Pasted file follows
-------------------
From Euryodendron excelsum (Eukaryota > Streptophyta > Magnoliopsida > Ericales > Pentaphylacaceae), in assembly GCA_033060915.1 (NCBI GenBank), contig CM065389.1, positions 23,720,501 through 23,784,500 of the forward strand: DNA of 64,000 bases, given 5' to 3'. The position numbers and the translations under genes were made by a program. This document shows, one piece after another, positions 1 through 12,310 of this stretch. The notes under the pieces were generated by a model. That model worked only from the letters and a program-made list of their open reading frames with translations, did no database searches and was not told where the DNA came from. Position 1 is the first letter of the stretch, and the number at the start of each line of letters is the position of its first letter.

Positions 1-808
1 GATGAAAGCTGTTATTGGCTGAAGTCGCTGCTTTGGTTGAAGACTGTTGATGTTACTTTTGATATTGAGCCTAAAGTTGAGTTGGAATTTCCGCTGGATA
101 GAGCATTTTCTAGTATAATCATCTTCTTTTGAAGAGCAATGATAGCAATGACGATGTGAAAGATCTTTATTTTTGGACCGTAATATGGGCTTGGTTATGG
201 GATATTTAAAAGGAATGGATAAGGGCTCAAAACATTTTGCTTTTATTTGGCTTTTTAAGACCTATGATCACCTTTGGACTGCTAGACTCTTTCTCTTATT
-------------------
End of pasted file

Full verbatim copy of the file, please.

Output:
From Euryodendron excelsum (Eukaryota > Streptophyta > Magnoliopsida > Ericales > Pentaphylacaceae), in assembly GCA_033060915.1 (NCBI GenBank), contig CM065389.1, positions 23,720,501 through 23,784,500 of the forward strand: DNA of 64,000 bases, given 5' to 3'. The position numbers and the translations under genes were made by a program. This document shows, one piece after another, positions 1 through 12,310 of this stretch. The notes under the pieces were generated by a model. That model worked only from the letters and a program-made list of their open reading frames with translations, did no database searches and was not told where the DNA came from. Position 1 is the first letter of the stretch, and the number at the start of each line of letters is the position of its first letter.

Positions 1-808
1 GATGAAAGCTGTTATTGGCTGAAGTCGCTGCTTTGGTTGAAGACTGTTGATGTTACTTTTGATATTGAGCCTAAAGTTGAGTTGGAATTTCCGCTGGATA
101 GAGCATTTTCTAGTATAATCATCTTCTTTTGAAGAGCAATGATAGCAATGACGATGTGAAAGATCTTTATTTTTGGACCGTAATATGGGCTTGGTTATGG
201 GATATTTAAAAGGAATGGATAAGGGCTCAAAACATTTTGCTTTTATTTGGCTTTTTAAGACCTATGATCACCTTTGGACTGCTAGACTCTTTCTCTTATT